The New Atlantic Charter provides the first time that the specific language of ‘responsible state behaviour’ has been used publicly in an official capacity in relation to nuclear weapons.
The Gender, Think-Tanks and International Affairs Toolkit has been jointly developed and published by BASIC,…
President-elect Joe Biden made a passionate case for the nomination of retired General Lloyd Austin as his…
After a lull, will it be a storm again? With the many rounds of formal talks between US officials and their counterparts from the Democratic People’s Republic of Korea (DPRK) remaining fruitless, there are portends of the Korean Peninsula heading back to the pre-Panmunjom days of hostilities and a potential re-run of the Kim Jong-Un regime’s uninhibited display of its military hardware.
What does a small team in London dedicated to shifting the debate on nuclear disarmament worldwide do? We collected together a small number of representative activities we conducted in one week in June 2019.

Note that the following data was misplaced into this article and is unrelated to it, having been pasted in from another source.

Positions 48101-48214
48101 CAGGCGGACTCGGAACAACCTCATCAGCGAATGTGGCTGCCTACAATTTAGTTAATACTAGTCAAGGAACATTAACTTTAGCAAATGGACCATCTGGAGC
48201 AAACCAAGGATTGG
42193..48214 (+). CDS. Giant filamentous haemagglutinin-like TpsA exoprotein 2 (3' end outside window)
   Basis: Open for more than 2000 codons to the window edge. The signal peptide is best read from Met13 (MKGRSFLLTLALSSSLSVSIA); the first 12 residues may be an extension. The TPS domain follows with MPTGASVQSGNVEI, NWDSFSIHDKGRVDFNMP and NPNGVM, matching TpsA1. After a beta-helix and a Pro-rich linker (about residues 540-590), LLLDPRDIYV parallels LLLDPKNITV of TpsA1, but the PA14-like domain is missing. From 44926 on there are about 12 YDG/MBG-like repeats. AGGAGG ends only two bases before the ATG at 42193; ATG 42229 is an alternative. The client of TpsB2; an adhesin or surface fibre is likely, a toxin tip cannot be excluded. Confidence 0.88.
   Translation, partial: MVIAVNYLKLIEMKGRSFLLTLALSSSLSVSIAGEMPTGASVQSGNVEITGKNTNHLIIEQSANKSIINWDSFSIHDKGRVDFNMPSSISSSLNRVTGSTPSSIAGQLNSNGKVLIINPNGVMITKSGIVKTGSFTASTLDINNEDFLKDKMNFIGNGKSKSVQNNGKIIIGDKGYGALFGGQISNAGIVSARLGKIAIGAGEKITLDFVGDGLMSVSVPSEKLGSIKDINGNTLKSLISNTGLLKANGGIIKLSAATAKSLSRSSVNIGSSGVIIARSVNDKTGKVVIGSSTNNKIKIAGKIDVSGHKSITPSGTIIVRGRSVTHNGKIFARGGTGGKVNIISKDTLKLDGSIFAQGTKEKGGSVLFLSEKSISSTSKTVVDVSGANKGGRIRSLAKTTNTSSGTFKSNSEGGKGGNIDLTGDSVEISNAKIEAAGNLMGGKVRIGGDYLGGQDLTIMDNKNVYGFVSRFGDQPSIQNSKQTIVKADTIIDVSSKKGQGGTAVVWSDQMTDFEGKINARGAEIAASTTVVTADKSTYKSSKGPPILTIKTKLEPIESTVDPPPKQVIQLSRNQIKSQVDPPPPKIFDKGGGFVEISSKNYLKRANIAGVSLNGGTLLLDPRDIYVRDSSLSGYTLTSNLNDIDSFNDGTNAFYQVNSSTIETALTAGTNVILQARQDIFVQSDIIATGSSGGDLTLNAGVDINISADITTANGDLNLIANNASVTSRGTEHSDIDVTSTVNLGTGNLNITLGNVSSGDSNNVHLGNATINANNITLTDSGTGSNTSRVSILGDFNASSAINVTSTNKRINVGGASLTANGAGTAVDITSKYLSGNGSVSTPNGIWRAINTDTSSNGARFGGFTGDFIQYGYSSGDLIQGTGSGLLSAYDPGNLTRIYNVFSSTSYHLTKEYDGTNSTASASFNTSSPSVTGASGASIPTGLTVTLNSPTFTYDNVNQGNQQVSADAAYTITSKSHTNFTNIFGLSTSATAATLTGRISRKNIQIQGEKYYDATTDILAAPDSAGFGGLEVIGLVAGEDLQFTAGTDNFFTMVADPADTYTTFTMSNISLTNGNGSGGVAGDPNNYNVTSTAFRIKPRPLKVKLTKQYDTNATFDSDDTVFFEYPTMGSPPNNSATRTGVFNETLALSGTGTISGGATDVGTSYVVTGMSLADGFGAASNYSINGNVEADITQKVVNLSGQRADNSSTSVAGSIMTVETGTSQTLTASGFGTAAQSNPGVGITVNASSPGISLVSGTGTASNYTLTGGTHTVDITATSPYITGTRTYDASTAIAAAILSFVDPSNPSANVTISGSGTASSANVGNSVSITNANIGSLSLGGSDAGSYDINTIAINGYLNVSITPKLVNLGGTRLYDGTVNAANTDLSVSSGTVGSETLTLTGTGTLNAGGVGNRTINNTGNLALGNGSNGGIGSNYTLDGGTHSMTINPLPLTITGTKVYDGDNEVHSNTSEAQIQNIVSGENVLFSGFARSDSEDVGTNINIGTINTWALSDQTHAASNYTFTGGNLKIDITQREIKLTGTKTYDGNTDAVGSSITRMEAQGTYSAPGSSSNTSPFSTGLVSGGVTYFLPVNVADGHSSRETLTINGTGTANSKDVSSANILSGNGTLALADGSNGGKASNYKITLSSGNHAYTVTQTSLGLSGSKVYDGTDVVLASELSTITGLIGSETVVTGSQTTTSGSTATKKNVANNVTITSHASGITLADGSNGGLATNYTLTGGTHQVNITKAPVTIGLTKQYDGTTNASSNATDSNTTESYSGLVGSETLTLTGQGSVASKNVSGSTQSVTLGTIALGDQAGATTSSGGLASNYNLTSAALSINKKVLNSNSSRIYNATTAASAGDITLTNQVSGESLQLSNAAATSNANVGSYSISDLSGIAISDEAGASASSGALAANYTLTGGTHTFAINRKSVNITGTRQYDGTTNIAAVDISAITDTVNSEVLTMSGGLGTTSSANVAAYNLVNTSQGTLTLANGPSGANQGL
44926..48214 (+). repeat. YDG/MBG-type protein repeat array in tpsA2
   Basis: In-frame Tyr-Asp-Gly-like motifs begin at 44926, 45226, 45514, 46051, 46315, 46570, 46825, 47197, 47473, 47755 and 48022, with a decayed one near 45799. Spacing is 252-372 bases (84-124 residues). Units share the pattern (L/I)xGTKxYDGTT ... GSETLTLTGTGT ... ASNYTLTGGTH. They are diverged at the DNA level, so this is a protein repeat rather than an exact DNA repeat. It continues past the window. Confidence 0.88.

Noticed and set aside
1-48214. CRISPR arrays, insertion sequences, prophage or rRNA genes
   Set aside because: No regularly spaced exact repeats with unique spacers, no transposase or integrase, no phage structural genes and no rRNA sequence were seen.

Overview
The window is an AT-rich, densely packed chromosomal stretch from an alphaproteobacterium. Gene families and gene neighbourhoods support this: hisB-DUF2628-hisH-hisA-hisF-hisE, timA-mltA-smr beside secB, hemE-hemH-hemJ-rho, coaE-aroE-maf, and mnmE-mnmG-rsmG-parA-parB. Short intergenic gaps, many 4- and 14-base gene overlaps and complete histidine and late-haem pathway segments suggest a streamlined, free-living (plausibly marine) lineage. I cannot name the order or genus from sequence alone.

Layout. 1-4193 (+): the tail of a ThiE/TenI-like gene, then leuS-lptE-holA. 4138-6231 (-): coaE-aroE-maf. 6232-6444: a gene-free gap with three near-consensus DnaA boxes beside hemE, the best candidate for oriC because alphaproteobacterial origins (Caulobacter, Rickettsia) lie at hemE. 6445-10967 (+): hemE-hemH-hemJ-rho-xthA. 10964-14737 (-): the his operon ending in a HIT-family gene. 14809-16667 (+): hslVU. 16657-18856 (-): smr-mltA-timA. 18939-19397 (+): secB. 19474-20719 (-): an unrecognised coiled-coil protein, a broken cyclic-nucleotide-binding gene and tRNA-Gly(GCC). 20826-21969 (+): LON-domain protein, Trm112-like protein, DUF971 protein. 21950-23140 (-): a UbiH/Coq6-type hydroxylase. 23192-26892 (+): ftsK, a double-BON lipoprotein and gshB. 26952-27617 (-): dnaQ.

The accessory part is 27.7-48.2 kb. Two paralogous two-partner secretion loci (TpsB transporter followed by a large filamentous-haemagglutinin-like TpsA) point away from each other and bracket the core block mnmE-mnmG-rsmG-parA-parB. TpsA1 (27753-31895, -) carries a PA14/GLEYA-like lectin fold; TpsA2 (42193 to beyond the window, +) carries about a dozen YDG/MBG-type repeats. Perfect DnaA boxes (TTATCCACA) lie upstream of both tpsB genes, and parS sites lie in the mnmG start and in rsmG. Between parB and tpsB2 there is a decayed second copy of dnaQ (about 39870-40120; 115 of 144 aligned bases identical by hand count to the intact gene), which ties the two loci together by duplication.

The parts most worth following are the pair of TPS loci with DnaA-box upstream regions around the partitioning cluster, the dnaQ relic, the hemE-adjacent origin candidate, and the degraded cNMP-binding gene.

The Israeli policy of nuclear ambiguity is perhaps one of the most controversial nuclear policies today, and is the subject of some criticism by other states in the Middle East and nuclear disarmament activists.
Whilst the public debate over nuclear disarmament tends to deal in black and white, the reality is that the nuclear disarmament process to which every member of the international community is committed to inevitably involves a complex set of steps that can be taken unilaterally, bilaterally and multilaterally. And this process inevitably involves uncertainty and setback.
This report arises from a roundtable on ‘Developing European Perspectives on Nuclear Risks’ on 7 May 2019, hosted at the Polish Mission to the UN in New York and under the sponsorship of the Dutch Foreign Ministry during the 2019 Non-Proliferation Treaty (NPT) Preparatory Committee.